Chalk one up for the environment (Day 206)…


This past week, I’ve been attending daily writer’s workshops where, for the most part, people seem to be fairly green-conscious, printing their short stories on both sides of the page and using glasses and mugs rather than disposable cups. But one major vice that’s just killing me is the flip chart. We use it to draw plot graphs or character sketches, but most likely, when one page is full, the person flips it over and starts to scribble on the next instead of turning the whole stand around and using the back.

Although our moderator has said he’d prefer a whiteboard, I think even these aren’t much of an alternative, what with the toxic fumes that come out from those dry erase markers. No, the best idea when it comes to illustrating an idea for a group of people is either using your vocabulary and a bit of imagination, or writing it out on a chalkboard.

So from today on, whenever I’m at a workshop, a lecture or meeting, I’m going to make a point of requesting that we illustrate our points the same way teachers do in the classroom — use a chalkboard. Or, if none is available, rely on a lot of sweeping hand gestures.

Photo courtesy of Private Ale on Flickr

11 Responses to Chalk one up for the environment (Day 206)…

  1. Brian says:

    Non-toxic white board markers…

    How chalk is made:

    I’m not sure, but chalk boards certainly aren’t 100% eco friendly.

  2. limesarah says:

    Chalkboards are excellent 🙂

    If you have to use flipboards, I’d think that it would be a lot easier to just use the fronts of all the pages, then flip the whole pad around and use all the backs.

  3. rejin says:

    Unfortunately, most schools where I have worked are switching to white boards. Seems that they think chalk dust could be an asthma trigger, but they don’t think about what the fumes are doing to the kids.

  4. Missy says:

    You can green alot, but no sense in fretting over every minute detail, whiteboard vs easel pads. You will go cookoo over it. lol. Reuse as much as is possible should be the goal.

  5. gettinggreen says:

    Good point, Brian — white board in and of themselves would be fine, as long as the markers weren’t toxic. But then, I would have thought chalk would be more eco-friendly than all that plastic.

  6. scopettg says:

    OMG… short circuits…
    I blur.

  7. blah says:

    handy point about chalk – it helps to keep ants out of your garbage. Just outline the cement where your garbage can sits outside and it will help keep ants away. We used to put a big ring around our dogs dog-house to keep ants away from the bones she would inevitably drag to her house for mid-night munchies.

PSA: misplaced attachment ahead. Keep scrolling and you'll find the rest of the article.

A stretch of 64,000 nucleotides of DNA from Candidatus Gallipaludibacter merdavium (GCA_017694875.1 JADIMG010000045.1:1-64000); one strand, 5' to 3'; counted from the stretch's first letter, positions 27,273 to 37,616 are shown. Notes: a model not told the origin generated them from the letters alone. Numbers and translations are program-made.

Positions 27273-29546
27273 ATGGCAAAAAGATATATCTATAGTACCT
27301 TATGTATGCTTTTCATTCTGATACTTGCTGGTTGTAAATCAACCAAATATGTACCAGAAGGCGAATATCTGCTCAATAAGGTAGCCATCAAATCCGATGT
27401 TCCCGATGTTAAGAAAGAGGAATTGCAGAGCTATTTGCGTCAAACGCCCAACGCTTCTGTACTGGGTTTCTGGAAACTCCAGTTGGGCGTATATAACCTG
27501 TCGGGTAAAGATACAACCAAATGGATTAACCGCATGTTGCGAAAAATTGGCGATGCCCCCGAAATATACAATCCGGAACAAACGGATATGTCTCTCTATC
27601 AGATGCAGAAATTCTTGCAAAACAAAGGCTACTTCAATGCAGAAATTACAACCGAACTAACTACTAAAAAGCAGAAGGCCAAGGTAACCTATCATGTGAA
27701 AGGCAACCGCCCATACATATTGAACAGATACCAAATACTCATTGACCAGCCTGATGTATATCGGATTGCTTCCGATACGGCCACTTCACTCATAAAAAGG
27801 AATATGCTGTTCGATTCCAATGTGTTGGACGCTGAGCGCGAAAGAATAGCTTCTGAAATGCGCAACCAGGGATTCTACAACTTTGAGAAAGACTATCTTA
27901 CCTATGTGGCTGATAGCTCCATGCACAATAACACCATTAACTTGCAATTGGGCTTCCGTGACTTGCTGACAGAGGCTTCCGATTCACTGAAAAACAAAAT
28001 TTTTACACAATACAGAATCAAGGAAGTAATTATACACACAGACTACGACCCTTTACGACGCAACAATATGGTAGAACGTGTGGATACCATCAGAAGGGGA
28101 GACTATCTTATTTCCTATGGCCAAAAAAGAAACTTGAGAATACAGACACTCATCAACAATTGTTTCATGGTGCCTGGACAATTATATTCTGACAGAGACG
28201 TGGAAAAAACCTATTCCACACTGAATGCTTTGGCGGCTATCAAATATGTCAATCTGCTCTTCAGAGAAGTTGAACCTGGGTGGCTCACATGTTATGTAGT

8. senseofbalance says:

    Chalk is even more dangerous than erasable markers on a whiteboard – possibly not toxic, but the dust certainly coats the lungs.

    If you have any knowledge of teaching at all, you’ll realize that “a lot of sweeping hand gestures” won’t do at all – especially teaching YOUR generation, who consider having to read something an imposition and using a word they don’t know (which means everything but “like”, “y’know”, and the two most common swear words) as an insult. You always have to write things down to visualize them, and the flip chart is the most ecologically sound way (better, because clearer, with a very broad lead pencil instead of coloured inks) as well as the cheapest. And why throw away good lecture time on turning the easel around after filling each sheet? – as Limesarah has already suggested, you use all the fronts of the sheets, then flip them over and use all the backs.

    Climate change and Greenness are political issues anyway. Further confusion by going OTT does NOT help looking at things clearly.


  9. cheaplikeme says:

    If you’re going to use a whiteboard, use a good one – I bought a cheap one and now I can’t erase it – what a waste! I cringe!

    I find it ironic that the commenter above who insulted “your generation” as being stupid and vulgar (I think that was the gist?) wrapped up with an abbreviation I (probably a member of your generation, or so?) can’t understand. Call me dumb, call me a Luddite, but what’s OTT?

  10. senseofbalance says:

    “Over the top.” English, 1970s.

  11. senseofbalance says:

    And the word wasn’t “stupid” or “vulgar” but “inarticulate”.

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